At the San Francisco Teachers for Social Justice conference this year, I went to a discussion facilitated by Ann Berlak on teaching about class and economic justice. Ann wrote picture book Joelito's Big Decision/La Gran Decision de Joelito. The book is a story of the Fight for 15, told from the perspective of a kid. Joelito learns that his friend Brandon's parents are on strike at McMann's Burgers. They are fighting for a living wage. Joelito goes to McMann's every Friday with his family. Will Joelito cross the picket line?
I used this book during our study of ratio tables in 2nd grade. I had students work with a partner to fill out a 1:7 ratio table. If someone is making $7 dollars an hour, is that enough to live on? If a backpack for Brandon's sister costs $21, how many hours of work is that? Mathematical thinking can be a powerful tool to expose injustice and to inspire some big questions.
An assortment of favorites.
American Indians in Children’s Literature
This site provides analysis and recommendations about indigenous peoples in children’s and young adult books and school curriculum. The primary audience is educators. An annotated list of best books by native writers including comics, picture books, and books for middle grades and high school is also available. Links to relevant articles are included along with information about how to start a collection of books about Native Americans.
Disability in Kid Lit
The focus is on the disability in middle grade and young adult literature. They publish articles, reviews, interviews and discussion from the disabled perspective. The audience is readers, booksellers, librarians and educators. The site has a good search function allowing you to search by assistive tools as well as by middle grade and young adult. They are developing a list of recommended materials of disability portrayals. Disability in Kid Lit is also on active on Tumbler, Twitter and Goodreads.
Cooperative Children’s Book Center
This is a project of the University of Wisconsin/Madison School of Education. They also administer the state-wide literacy program “Read On Wisconsin”. The CCBC is a “gathering place” for books, ideas and expertise and focuses on books for children and young adults. Their audience is school and public librarians, teachers, early childhood care providers, university students, and others interested in children's and young adult literature. Each week the website feature a review of a new book. Their regular podcast Shelf Stories includes a review of the book of the week and discusses one or more other books that connect thematically.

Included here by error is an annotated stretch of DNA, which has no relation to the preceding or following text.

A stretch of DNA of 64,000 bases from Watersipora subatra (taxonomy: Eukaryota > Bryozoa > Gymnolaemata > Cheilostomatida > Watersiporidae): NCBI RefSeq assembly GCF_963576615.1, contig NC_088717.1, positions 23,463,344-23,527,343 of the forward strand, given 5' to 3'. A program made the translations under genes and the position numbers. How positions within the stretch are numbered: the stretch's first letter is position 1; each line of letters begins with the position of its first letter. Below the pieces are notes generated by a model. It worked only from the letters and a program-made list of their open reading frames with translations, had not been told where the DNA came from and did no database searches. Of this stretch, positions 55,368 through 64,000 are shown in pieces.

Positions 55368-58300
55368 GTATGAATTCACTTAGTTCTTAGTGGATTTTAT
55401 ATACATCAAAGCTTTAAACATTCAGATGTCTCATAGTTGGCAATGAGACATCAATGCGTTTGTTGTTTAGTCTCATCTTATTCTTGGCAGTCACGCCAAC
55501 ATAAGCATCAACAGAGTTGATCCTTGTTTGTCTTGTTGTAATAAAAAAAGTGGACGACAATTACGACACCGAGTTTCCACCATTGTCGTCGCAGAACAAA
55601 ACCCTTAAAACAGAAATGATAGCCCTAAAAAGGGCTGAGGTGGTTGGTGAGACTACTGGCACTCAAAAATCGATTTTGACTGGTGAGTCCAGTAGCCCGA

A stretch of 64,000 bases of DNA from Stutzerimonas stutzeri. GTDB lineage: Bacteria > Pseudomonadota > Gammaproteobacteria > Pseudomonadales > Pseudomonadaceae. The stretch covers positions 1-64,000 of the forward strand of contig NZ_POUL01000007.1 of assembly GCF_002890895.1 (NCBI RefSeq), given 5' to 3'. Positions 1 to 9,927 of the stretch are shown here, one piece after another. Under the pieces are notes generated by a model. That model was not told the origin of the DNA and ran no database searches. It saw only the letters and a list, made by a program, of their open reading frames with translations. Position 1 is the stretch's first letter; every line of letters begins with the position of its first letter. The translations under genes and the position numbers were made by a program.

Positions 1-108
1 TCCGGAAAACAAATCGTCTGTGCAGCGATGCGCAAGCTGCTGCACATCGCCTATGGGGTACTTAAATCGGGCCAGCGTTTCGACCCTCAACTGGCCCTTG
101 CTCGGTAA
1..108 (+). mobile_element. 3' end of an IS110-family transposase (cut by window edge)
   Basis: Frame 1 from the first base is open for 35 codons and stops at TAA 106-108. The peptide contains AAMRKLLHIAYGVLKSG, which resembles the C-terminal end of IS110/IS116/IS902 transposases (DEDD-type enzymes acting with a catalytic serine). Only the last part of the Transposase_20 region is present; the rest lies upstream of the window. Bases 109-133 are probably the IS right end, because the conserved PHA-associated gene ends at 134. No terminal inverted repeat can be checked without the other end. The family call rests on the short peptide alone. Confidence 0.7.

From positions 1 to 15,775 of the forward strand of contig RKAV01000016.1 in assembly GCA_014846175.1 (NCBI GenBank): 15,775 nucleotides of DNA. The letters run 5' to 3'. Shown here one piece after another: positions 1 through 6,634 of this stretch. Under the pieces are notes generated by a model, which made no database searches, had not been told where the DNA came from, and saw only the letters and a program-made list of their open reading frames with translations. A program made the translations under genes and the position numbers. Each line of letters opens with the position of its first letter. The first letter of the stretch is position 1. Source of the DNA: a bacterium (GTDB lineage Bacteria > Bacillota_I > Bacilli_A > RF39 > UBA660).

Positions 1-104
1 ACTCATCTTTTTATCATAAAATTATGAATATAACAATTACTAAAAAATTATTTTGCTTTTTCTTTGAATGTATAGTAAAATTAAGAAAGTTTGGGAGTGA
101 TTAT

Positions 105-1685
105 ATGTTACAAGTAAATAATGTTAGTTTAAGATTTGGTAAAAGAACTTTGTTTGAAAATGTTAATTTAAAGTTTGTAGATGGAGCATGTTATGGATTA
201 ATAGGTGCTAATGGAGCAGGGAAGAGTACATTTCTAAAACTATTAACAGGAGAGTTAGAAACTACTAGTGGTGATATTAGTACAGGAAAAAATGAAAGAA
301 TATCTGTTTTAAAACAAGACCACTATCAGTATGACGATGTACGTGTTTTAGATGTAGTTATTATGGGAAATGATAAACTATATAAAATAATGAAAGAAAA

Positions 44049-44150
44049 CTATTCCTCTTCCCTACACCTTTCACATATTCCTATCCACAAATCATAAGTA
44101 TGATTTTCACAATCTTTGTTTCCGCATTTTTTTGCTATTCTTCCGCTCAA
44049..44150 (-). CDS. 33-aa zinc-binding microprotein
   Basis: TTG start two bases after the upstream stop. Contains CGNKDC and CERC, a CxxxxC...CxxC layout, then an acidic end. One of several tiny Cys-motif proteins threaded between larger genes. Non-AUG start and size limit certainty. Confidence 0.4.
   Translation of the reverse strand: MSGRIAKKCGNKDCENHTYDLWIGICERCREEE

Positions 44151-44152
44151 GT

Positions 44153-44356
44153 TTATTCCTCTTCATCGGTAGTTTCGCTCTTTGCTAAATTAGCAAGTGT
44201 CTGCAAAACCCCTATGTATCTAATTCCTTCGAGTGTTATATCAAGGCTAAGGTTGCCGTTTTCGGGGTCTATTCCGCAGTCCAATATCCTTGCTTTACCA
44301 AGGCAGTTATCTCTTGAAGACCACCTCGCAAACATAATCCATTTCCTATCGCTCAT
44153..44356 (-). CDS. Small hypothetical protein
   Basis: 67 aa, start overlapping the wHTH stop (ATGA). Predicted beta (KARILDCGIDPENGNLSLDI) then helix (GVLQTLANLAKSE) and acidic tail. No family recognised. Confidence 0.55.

Lee and Low Books
Lee and Low is the largest multicultural children’s book publisher in the US. Users can search their site by format, language and theme. They have produced a series of collections by topic and age group (for example, diverse collection for middle school). These collections include teacher guides with resources and activities and information about the reading level and interest level of the particular book. A one stop source for educators!
It was fine weather for Brattleboro's annual Strolling of the Heifers. The highlight was the Vermont Workers' Center "Milk with Dignity" campaign float. I wish I'd taken a picture- but above is one of Ginger.
In 5th grade, we've been eating a lot of popsicles and working on Andy Goldsworthy inspired art pieces in the School Forest.
We had a word study lesson inspired by this article in The Guardian:
A beautiful day to hike to the orchard. We brought our sketchbooks to make scientific illustrations of apple blossoms.
It has been a while since my first post about our nonfiction study groups, and lot of great work has happened in 5th grade.
Above is an excerpt from the beginning part of Colby's essay! He was in the group of students that selected the book Caves on the book ballot. Their group question was: How do caves form and who or what lives in them? They discussed the book, made double column notes, and wrote a collective essay. The next step was to each pick their own (related) question to research. The group got a list of follow up resources on caves. Colby decided to research coal mines. He wanted to know: What is it like to work in a coal mine?
A resource he used was the book Kids at Work by Russell Freedman.
This past Friday, after introducing the books available for study groups....
Each student got a book ballot that looked like this:
Answering Our Questions
Select your top two choices.
Choosing a book means committing to reading the entire book and taking notes in answer to a question of your choice related to the book, as well as reading at least one related article, and possibly viewing a related video, and taking notes on these sources.
It also means taking notes on a group-wide question and taking part in discussions of that question.
For each choice you make, write a short explanation of why it’s a good choice for you.
First Choice ___ because _____________________________________________________
Second Choice ___ because ___________________________________________________
I am excited to see where their research takes them! The theme of this unit is answering questions about the world around us, for ourselves and others. The structure: whole group research and writing to be followed by individual research and writing, and small groups for those who would like extra help.